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Inspired by the octopus, North Carolina State University researchers have developed a structure that handles sensing, computing, and actuation without the need for centralized processing.
November 25, 2019
4 Min Read
A diagram shows the design of a flexible device inspired by an octopus called “soft tactile logic” developed by researchers at North Carolina State University. The device is part robot, part computer, and decentralizes logic so the device can react independently without needing to connect to a “brain.” (Image source: North Carolina State University)
Researchers at North Carolina State University (NCSU) have built a unique and flexible device that is part robot, part computer and potentially can be used as a new solution for soft robotics and prosthetic devices. The structure senses, computes, and responds without a logic center or any centralized processing
Michael Dickey, a professor of chemical and biomolecular engineering at NCSU, told Design News the technology, which the researchers are calling “soft tactile logic,” was inspired by the octopus, which has a centralized brain, but also neural structures in their arms. This natural design means the creature’s arms can move independently based on sensory input without needing to refer back to the brain.
“Scientists are trying to understand how the octopus uses these neurons, but it raises the possibility that ‘reasoning’ (logic) could be carried out in the arms,” Dickey explained to us. “We were trying to find some materials that would have soft mechanical properties, but also be able to carry out logic without the need for classical transistors.”
The NSCU team published a paper in the journal Nature Communications.
Principles of soft tactile logic
Dickey said that soft tactile logic encompasses several design principles.
Softness is important because all the materials used are soft and stretchable. “Materials with these properties are of interest for making devices (robots, for example) that can interact with humans,” Dickey said.
Tactility refers to the materials’ ability to respond to touch. And having logic means the device “can carry out simple decisions depending on the input [or touch],” he explained.
At the core of the prototypes the team developed is a common structure – pigments that change color at different temperatures and are mixed into a soft, stretchable silicone form. The silicone contains channels with metal that is liquid at room temperature, which creates a nervous system comprised of soft, flexible wires, Dickey said.
“We have a piece of rubber and inside of it are 'wires' composed of liquid metal,” he said. “When you push the piece of rubber, the liquid metal deforms and, thus, changes its resistance, making it harder for electricity to pass through. If you design the circuit correctly, this change can cause the electricity to flow along a different path.”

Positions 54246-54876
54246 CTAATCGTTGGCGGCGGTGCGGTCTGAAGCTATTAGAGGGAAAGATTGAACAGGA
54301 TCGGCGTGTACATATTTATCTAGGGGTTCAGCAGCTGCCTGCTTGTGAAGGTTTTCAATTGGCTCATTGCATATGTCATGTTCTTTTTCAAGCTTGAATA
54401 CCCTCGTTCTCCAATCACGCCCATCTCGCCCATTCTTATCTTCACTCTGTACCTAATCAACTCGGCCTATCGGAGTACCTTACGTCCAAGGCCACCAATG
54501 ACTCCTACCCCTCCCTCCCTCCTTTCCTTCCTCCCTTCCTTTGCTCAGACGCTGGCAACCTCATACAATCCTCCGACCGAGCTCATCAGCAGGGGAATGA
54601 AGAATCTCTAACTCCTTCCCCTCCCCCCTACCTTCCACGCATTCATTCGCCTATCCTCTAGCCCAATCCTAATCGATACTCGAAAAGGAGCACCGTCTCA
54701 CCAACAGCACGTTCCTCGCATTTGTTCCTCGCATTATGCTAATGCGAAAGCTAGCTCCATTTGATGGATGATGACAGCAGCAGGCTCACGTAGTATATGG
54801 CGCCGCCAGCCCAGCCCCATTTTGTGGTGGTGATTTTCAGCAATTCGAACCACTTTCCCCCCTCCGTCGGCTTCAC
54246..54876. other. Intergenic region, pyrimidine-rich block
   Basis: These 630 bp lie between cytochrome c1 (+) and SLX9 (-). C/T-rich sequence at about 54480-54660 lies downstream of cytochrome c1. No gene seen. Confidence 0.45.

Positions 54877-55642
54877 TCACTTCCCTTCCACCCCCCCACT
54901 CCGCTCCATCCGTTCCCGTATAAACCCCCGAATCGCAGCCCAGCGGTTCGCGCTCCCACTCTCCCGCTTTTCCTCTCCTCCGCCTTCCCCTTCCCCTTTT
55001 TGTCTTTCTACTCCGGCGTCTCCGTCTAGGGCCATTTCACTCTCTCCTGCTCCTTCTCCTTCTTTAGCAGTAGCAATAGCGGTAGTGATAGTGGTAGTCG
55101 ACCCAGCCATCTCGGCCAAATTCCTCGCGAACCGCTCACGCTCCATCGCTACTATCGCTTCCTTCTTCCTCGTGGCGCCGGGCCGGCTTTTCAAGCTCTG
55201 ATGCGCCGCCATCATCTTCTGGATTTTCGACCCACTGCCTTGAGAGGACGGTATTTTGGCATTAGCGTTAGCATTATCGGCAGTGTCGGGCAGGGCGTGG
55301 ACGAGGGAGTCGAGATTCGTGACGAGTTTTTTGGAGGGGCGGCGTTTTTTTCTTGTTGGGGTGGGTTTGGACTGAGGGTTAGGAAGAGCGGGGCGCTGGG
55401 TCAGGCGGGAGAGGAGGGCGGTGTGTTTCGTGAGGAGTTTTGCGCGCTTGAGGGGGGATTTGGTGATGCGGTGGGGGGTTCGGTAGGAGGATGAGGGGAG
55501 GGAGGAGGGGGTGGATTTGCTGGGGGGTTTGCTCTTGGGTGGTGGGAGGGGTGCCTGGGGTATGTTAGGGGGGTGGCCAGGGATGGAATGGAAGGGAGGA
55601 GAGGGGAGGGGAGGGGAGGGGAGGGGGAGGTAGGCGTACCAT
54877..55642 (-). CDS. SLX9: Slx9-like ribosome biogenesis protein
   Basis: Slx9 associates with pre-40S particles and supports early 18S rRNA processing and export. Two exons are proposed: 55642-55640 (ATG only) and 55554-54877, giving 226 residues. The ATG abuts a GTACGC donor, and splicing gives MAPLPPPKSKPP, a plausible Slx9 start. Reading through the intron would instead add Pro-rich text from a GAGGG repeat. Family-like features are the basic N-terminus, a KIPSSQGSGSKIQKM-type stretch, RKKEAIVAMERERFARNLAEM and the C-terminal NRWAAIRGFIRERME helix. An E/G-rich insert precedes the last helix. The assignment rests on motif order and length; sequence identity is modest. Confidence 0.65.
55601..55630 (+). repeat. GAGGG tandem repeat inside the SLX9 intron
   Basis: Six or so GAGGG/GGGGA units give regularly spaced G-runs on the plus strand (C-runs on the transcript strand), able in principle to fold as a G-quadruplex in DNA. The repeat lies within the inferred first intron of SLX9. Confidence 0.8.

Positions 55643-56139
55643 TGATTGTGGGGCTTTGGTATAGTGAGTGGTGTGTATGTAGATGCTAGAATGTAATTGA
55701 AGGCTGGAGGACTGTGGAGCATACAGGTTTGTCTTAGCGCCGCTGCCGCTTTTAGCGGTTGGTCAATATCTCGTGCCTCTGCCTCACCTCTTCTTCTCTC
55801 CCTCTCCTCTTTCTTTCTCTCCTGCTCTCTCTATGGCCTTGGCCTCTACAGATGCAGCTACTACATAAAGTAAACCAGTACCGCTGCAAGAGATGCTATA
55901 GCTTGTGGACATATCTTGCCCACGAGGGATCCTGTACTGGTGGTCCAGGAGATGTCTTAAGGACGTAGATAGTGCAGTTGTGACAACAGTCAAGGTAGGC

As many sensors as a human
Dickey compared the design to blocking a portion of a river, which reroutes the flowing water to new places. “Thus, touching the material reroutes energy to different parts of the material,” he explained. “That energy can be used to do things like change the color of the material, turn on a motor, or turn on a light.”
Dickey said he and his team envision the technology can be used in myriad applications in robotics, prosthetics, and maybe even human-machine interfaces.
“I learned recently that humans have approximately a million sensors in a limb, such as an arm,” he told Design News. “These sensors have to be ‘wired’ to the human brain. Amazingly, biology has figured out how to do this. However, it is not easy to replicate synthetically.”
While this would be very difficult to mimic in a robot – requiring about a million sensors and wires to connect them to centralized logic – researchers hope they have taken “a modest step toward eliminating that complexity and instead, having the ‘computer’ directly as part of the sensor,” Dickey said.
The team plans to continue its work to explore ways to make more complex soft circuits by building more logic into the material. Dickey said the researchers are also are experimenting with how to apply what they have already built.
Elizabeth Montalbano is a freelance writer who has written about technology and culture for more than 20 years. She has lived and worked as a professional journalist in Phoenix, San Francisco and New York City. In her free time she enjoys surfing, traveling, music, yoga and cooking. She currently resides in a village on the southwest coast of Portugal.
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About the Author(s)
Elizabeth Montalbano has been a professional journalist covering the telecommunications, technology and business sectors since 1998. Prior to her work at Design News, she has previously written news, features and opinion articles for Phone+, CRN (now ChannelWeb), the IDG News Service, Informationweek and CNNMoney, among other publications. Born and raised in Philadelphia, she also has lived and worked in Phoenix, Arizona; San Francisco and New York City. She currently resides in Lagos, Portugal. Montalbano has a bachelor's degree in English/Communications from De Sales University and a master's degree from Arizona State University in creative writing.
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